v. jum·bled, jum·bling, jum·bles
1. To mix in a confused way; throw together carelessly: jumble socks in a heap.
2. To muddle; confuse: The rapid-fire questioning jumbled the witness's thoughts.
To be mixed in a confused way: dividers to keep the files from jumbling.
1. A confused or disordered mass: a jumble of paper scraps.
2. A disordered state; a muddle: receipts in a jumble.
The American Heritage® Dictionary of the English Language, Fifth Edition copyright ©2022 by HarperCollins Publishers. All rights reserved.
Indo-European & Semitic Roots Appendices
Thousands of entries in the dictionary include etymologies that trace their origins back to reconstructed proto-languages. You can obtain more information about these forms in our online appendices:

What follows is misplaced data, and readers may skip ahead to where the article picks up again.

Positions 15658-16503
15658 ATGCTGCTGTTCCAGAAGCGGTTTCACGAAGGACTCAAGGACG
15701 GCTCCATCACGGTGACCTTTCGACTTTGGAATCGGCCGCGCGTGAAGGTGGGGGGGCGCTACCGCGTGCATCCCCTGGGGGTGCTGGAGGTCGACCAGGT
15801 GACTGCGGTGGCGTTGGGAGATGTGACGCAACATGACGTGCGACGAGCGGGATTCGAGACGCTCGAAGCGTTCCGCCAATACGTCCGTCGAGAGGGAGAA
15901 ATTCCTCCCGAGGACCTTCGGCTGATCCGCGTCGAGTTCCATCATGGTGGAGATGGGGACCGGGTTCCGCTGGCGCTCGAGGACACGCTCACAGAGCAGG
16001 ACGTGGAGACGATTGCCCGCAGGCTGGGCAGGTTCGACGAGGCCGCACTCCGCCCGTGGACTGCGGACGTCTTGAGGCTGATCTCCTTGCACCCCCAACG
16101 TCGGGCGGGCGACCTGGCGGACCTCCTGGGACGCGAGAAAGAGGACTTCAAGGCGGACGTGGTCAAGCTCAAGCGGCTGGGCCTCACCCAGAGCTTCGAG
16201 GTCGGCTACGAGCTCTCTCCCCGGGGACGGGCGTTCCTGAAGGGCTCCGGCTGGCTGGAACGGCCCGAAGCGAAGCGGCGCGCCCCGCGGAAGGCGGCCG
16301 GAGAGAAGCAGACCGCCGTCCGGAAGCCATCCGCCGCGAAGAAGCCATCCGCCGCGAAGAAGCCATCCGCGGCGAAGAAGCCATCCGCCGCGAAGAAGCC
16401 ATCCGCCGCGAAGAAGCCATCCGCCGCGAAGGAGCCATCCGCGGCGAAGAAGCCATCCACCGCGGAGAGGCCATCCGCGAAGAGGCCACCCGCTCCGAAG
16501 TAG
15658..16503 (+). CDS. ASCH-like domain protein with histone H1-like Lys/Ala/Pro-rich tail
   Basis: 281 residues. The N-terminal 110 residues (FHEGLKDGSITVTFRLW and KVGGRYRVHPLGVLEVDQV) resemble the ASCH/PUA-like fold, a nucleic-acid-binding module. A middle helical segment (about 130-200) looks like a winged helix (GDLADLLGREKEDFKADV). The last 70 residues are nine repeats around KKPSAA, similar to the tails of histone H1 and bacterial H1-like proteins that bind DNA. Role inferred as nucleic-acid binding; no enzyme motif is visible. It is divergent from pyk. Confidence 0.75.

The Indo-European appendix covers nearly half of the Indo-European roots that have left their mark on English words. A more complete treatment of Indo-European roots and the English words derived from them is available in our Dictionary of Indo-European Roots.